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The first time I saw this dish I was entranced. It was in my colleague Rosetta Constantino’s excellent book My Calabria: Rustic Family Cooking from Italy’s Undiscovered South, and there this recipe is made with swordfish. It’s called pesce alla ghiotta, which means “glutton’s style.”
Now this might not sound like something you want to be associated with — “I’d like the morbidly obese style fish platter, please!” — but think of this as something more than the infamous “garbage plate” of Rochester, New York, which is a heaping plate of admittedly good things, but it’s a heart attack on a plate. Glutton’s style fish is not that.
Think of it more like the famous timpano of the movie “Big Night,” which, as Chef Primo says, contains “all of the most important things in the world.” In this case, it is tomato, capers, olives, onions, fresh herbs and just enough anchovies to make things savory, not fishy-fishy.
If I had to describe it, which I do, I’d say this recipe’s closest relative is puttanesca, or harlot’s sauce. This one has many of the same ingredients as pesce alla ghiotta, tossed with pasta. Incidentally, it’s called harlot’s sauce because most of the ingredients are pantry staples you can grab at 4 a.m. after your, er… shift.
What does it taste like? The tomatoes are sweet and acidic, the seared onions add a bit of sweetness, too. You get rich saltiness with the olives, briny-vinegary capers, a savory undertone from the anchovies, which you can’t recognize in and of themselves in the dish, all topped with the fresh, aromatic bitter of herbs. A little black pepper kicks it up a notch, to steal a line from Emeril.
That leaves the fish.
Swordfish is traditional, and I would say you’d want to use any firm fish. Ideal substitutes would be sturgeon, halibut, tilefish, monkfish, tuna, paddlefish, cobia and grouper. Any large flatfish fillet would work, like a big California halibut. Lingcod is a good choice, too. Inland, you’d want to make this with a big walleye or pike, or a slab of catfish. But honestly, it will taste good with anything other than a salmon or trout, and even then you might like it that way even though I do not.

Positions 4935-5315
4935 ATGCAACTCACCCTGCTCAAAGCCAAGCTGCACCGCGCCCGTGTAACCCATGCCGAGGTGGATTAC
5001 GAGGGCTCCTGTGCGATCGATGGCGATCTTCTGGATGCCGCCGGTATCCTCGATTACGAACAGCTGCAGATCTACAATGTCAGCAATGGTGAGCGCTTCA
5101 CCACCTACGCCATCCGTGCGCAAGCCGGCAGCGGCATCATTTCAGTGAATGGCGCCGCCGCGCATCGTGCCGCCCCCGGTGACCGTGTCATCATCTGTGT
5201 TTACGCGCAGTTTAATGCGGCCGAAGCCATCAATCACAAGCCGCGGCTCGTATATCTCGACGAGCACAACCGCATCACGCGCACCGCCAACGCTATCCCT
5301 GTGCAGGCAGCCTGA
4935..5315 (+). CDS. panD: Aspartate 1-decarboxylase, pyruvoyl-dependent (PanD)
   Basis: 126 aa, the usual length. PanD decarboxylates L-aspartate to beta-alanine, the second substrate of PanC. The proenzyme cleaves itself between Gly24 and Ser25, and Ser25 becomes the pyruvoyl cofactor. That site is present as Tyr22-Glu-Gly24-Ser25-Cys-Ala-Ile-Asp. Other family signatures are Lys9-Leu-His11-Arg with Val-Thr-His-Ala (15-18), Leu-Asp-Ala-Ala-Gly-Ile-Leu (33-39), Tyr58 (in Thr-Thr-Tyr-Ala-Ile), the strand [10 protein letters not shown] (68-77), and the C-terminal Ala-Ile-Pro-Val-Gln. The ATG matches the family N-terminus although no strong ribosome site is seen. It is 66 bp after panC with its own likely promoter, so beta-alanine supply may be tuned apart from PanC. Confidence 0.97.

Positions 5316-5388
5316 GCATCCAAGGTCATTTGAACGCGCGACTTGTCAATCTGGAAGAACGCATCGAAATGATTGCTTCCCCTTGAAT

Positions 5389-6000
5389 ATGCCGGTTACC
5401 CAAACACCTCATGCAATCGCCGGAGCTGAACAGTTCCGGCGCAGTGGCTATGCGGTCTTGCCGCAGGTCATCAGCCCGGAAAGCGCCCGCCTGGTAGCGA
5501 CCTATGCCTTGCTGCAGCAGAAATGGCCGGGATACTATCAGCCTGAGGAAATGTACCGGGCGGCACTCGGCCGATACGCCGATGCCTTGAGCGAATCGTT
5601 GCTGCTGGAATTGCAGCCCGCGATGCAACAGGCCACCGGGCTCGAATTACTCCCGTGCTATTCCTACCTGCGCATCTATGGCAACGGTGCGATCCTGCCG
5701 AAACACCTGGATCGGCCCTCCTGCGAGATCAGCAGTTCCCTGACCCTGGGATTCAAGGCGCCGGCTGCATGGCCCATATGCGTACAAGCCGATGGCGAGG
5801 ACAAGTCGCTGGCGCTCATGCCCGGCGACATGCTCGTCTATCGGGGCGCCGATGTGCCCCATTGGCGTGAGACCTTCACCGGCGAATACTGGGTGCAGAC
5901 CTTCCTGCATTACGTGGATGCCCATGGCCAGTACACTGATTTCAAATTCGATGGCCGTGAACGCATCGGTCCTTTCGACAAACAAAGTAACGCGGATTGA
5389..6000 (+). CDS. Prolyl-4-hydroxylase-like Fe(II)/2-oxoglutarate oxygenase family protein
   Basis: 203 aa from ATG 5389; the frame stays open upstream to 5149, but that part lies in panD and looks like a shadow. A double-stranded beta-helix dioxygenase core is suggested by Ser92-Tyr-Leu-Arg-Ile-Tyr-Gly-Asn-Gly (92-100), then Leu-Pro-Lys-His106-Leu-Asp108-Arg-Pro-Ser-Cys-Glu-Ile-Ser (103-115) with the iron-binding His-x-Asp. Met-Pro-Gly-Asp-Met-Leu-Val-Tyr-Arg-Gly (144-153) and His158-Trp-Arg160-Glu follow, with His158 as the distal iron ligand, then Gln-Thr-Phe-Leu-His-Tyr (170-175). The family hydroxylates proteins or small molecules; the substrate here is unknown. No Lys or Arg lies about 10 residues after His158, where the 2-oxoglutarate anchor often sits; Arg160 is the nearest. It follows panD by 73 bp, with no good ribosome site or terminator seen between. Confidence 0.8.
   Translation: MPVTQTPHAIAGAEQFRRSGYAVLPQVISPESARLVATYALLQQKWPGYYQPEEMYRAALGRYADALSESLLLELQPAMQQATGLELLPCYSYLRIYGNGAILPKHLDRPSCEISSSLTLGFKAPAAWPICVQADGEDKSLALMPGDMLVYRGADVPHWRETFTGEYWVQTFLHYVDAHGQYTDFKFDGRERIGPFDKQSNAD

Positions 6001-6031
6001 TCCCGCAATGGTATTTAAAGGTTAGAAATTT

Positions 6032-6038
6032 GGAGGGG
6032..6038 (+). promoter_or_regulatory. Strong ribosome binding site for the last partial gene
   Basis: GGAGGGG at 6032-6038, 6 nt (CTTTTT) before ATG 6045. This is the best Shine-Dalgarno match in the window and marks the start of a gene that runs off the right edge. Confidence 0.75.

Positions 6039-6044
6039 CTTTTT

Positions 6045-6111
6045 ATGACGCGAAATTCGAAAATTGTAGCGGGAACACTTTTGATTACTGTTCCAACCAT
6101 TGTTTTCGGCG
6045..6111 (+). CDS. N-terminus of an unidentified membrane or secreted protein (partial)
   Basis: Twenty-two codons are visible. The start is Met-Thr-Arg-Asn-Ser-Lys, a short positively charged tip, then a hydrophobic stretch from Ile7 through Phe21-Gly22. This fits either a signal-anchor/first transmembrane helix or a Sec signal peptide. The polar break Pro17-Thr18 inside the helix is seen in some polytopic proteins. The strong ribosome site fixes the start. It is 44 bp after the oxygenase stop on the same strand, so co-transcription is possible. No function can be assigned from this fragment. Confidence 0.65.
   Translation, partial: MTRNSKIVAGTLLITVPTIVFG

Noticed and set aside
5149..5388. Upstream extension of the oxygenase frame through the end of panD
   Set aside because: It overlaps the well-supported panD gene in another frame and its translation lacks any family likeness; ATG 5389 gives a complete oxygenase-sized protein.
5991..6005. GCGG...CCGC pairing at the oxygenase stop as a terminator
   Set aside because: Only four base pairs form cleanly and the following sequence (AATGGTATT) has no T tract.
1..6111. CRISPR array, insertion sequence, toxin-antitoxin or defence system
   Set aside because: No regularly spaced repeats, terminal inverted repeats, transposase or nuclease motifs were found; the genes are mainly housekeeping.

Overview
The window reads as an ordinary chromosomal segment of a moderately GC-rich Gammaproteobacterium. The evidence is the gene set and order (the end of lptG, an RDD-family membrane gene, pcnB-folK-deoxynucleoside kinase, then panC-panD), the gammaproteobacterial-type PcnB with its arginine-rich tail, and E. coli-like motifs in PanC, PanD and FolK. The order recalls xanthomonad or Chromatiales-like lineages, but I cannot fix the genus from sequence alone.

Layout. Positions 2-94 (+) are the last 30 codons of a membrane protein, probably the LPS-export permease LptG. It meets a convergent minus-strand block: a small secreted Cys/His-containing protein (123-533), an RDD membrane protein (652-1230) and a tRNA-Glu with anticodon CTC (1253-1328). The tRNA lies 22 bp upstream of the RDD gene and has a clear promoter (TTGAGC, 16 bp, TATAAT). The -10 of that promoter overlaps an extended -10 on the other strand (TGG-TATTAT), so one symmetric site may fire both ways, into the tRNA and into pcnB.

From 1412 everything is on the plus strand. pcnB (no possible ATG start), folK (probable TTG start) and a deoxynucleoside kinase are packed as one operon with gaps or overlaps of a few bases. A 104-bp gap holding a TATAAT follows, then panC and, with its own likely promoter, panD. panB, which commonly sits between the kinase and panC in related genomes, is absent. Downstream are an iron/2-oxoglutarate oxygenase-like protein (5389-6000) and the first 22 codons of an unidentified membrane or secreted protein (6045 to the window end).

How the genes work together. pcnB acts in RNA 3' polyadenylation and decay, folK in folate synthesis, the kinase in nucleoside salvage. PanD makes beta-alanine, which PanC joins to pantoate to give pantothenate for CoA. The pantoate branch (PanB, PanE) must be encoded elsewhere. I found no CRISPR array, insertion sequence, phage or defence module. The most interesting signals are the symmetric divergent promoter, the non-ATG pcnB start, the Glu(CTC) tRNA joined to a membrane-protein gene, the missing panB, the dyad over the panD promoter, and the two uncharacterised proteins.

Hell, you could even use chicken or turkey or some other white meat. Play with it. After all, as Primo says, this recipe has all of the most important things in the world in it.
Calabrian Fish, 'Glutton's Style'
- 1 1/2 pounds skinless fish steaks or fillets
- 1 cup semolina flour or fine cornmeal, for dusting
- 4 tablespoons olive oil
- 1 large onion, sliced thinly from stem to root end
- 4 anchovy fillets, mashed
- 1 small hot chile, such as a Thai chile
- 2 or 3 tablespoons small capers and rinsed, preferably preserved in salt
- 1/2 cup chopped green olives
- 1 cup crushed tomatoes
- 1 to 2 cups diced fresh tomatoes, seeded
- 1/2 cup fresh parsley, chopped
- Salt the fish well and dust in the semolina flour.
- Heat the olive oil in a large saute pan with a lid over medium-high heat. Sear for 90 seconds on each side -- you don't want them cooked all the way just yet. Remove the fish to a plate for now.
- Add the onions and saute over high heat for 2 minutes before stirring. You want a little sear on the onions, here and there. Now stir them well, add the anchovy and chile, and cook for another 3 to 4 minutes over medium-high heat, until the onions get soft and are beginning to caramelize. Add the capers and green olives and crushed tomatoes and stir well. Add the fish back to the pan and turn to coat. Cover the pan and turn the heat to low. Cook 3 to 6 minutes, depending on how thick the fish steaks are.
- Uncover the pan, add the fresh tomatoes and parsley, cover again and cook for 2 minutes more. Serve hot or at room temperature.
Nutrition information is automatically calculated, so should only be used as an approximation.